My kids never experienced Christmas in our home. They have visited my parents during the holiday  where they saw my parents tree and participated in gift-exchange and attended the large extended family gathering of my aunts, uncles (siblings of both my parents), cousins, and my cousins' kids. But my parents don't really celebrate Christmas as a religious holiday. For the years when we have not visited them during Christmas, my kids don't seem to miss it---I don't remember that they even asked about it. They don't see it as their own holiday. We have never tried to make Chanukah a substitute-Christmas holiday. I did give the kids some small Chanukah gifts when they were young, but I did not send anything to my daughter for Chanukah when she was away at college for the holiday last year. I did offer to send her a glow stick menorah that would be safe to "light" in her dorm room, but she is a traditionalist and said that she preferred to watch the lighting of real candles at the dining hall that has the kosher option (She's at Brandeis where 55% of the students are Jewish). Then again, I also grew up in a family that did not go nuts showering kids with Christmas presents even though my parents could afford it. The Chanukah gift-giving is still IMHO a Christmas-inspired activity, but one that even our Orthodox Jewish friends in the US seem to do.  

However, it would certainly be different for kids who are used to celebrating Christmas to "lose" that tradition. And this year, the holidays are a full month apart, so Chanukah will be long over at Christmas time. I would favor the approach of easing them out of Christmas rather than the "cold-turkey" route which I think might make them resentful and cause them to feel like Judaism was responsible for depriving them of something nice. One thing you can do is to allow your children to keep some parts of Christmas such as a tree or other decorations, but make it understood that it is for them because you don't celebrate that holiday anymore. And you can try to do less religiously themed things that just tend to be associated with Christmas like making a gingerbread house (Here's a simple faux-version made from graham crackers: http://christmas.organizedhome.com/crafts/christmas/graham-cracker-mini-gingerbread-houses.) Or making snowflake decorations instead of definitely-Christmasy items.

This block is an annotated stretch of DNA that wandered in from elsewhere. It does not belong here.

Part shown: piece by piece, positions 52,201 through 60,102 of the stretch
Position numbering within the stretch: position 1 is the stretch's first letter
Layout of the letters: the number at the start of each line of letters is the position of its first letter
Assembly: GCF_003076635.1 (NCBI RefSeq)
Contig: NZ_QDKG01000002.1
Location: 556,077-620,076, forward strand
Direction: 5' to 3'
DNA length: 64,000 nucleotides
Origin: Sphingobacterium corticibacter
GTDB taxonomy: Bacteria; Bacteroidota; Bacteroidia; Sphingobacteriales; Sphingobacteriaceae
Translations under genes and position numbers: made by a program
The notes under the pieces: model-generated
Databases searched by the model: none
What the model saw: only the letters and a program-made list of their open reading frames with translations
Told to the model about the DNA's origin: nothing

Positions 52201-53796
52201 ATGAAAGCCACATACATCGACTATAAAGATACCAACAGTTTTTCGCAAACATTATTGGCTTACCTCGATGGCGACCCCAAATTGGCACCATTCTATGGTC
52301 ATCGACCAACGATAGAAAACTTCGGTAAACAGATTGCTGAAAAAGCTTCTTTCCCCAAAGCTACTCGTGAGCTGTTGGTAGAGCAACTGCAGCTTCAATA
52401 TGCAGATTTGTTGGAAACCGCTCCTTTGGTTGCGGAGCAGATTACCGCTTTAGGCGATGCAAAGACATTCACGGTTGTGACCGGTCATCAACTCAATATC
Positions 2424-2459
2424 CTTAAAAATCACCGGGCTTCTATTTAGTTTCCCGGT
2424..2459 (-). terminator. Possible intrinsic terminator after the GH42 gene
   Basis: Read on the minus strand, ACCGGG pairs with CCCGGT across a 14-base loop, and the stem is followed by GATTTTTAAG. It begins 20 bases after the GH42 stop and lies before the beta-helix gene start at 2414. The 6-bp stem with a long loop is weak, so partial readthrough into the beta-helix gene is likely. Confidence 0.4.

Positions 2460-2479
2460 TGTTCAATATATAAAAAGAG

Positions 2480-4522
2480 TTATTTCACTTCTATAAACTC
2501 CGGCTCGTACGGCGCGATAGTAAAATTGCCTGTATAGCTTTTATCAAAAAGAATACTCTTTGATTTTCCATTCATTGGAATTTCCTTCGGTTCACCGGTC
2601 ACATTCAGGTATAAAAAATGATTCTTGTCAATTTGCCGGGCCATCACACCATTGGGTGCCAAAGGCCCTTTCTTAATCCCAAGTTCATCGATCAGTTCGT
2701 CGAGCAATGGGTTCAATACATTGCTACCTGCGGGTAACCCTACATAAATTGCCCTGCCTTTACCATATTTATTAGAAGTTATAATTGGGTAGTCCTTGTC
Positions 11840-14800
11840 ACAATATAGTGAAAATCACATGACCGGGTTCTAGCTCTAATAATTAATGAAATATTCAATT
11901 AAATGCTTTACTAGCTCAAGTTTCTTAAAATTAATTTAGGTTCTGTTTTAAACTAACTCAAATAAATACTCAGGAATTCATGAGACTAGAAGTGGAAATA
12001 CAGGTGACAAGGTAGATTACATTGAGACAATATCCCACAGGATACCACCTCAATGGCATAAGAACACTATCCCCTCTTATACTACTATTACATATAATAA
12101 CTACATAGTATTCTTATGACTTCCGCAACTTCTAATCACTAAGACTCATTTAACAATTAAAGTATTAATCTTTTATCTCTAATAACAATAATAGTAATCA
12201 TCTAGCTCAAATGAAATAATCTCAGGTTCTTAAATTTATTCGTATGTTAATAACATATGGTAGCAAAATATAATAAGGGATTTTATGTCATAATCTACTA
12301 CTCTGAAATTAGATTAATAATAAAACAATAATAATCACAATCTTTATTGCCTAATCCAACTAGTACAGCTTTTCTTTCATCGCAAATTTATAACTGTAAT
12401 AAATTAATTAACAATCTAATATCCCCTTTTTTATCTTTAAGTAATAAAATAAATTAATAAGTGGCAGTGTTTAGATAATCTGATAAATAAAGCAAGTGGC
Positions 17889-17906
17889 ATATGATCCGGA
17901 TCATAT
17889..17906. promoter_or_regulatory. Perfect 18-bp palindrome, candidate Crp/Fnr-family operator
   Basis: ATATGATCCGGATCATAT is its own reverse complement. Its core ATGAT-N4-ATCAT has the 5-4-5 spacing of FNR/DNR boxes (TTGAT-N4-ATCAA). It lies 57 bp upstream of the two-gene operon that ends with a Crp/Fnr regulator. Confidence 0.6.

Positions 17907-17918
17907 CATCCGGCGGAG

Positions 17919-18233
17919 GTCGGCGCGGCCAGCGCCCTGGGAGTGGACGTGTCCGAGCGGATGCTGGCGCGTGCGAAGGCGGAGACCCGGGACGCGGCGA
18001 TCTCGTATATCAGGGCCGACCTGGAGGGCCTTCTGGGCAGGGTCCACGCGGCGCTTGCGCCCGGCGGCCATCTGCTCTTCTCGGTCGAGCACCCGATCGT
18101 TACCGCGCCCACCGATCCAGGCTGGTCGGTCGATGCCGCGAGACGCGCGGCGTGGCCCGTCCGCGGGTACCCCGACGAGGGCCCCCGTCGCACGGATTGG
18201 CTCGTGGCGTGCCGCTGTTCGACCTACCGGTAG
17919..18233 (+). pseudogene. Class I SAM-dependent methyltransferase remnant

I think you mentioned that your kids are attending Hebrew school, Aharon? If it is a Reform Jewish Hebrew school, you might be surprised to find out that some of those Jewish kids have Christmas trees in their homes. (I had heard about this, but I was still truly shocked when I saw the tree in my college roommate's home when we were visiting in December several years ago---and she's a proud Reform Jew who was even on the board of her Reform temple.) So if you go hard-core "absolutely no Christmas" in your family, it might even be more extreme than the norm of the Jewish families that your kids know and you'll be confronted with "but the Cohen family has a Christmas tree in their house", and there may be a number of interfaith families who are either bringing up the kids in "both religions" or have one parent who is an active Christian. Not that you have to do what others do, of course, but you may want to be prepared to address these comparisons since they might come up.


Last edited by Debbie B. on Mon Nov 11, 2013 10:13 pm; edited 1 time in total
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Debbie B.

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PostSubject: Re: Hannukah   Mon Nov 11, 2013 5:48 pm

For people with younger kids, here is a great deal on Chanukah books (8 books for only $8!):
http://www.karben.com/8-Books-for-8-Bucks--A-Hanukkah-Special_p_658.html
I am not familiar with these particular kids' books, but this publisher prints some of my very favorite Jewish children's books. I liked the Sammy the Spider books so much that I kept buying the new ones when my kids were past the picture-book age, and then I realized that it would likely be many years until I had grandchildren to give them to and then it might be more fun to enjoy the books that I hadn't seen with those kids. "Sammy Spider's First Hanukkah" is a wonderful book for pre-school aged kids that also teaches counting, and color too, if I remember correctly.
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James

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PostSubject: Re: Hannukah   Mon Nov 11, 2013 9:19 pm

aharon wrote: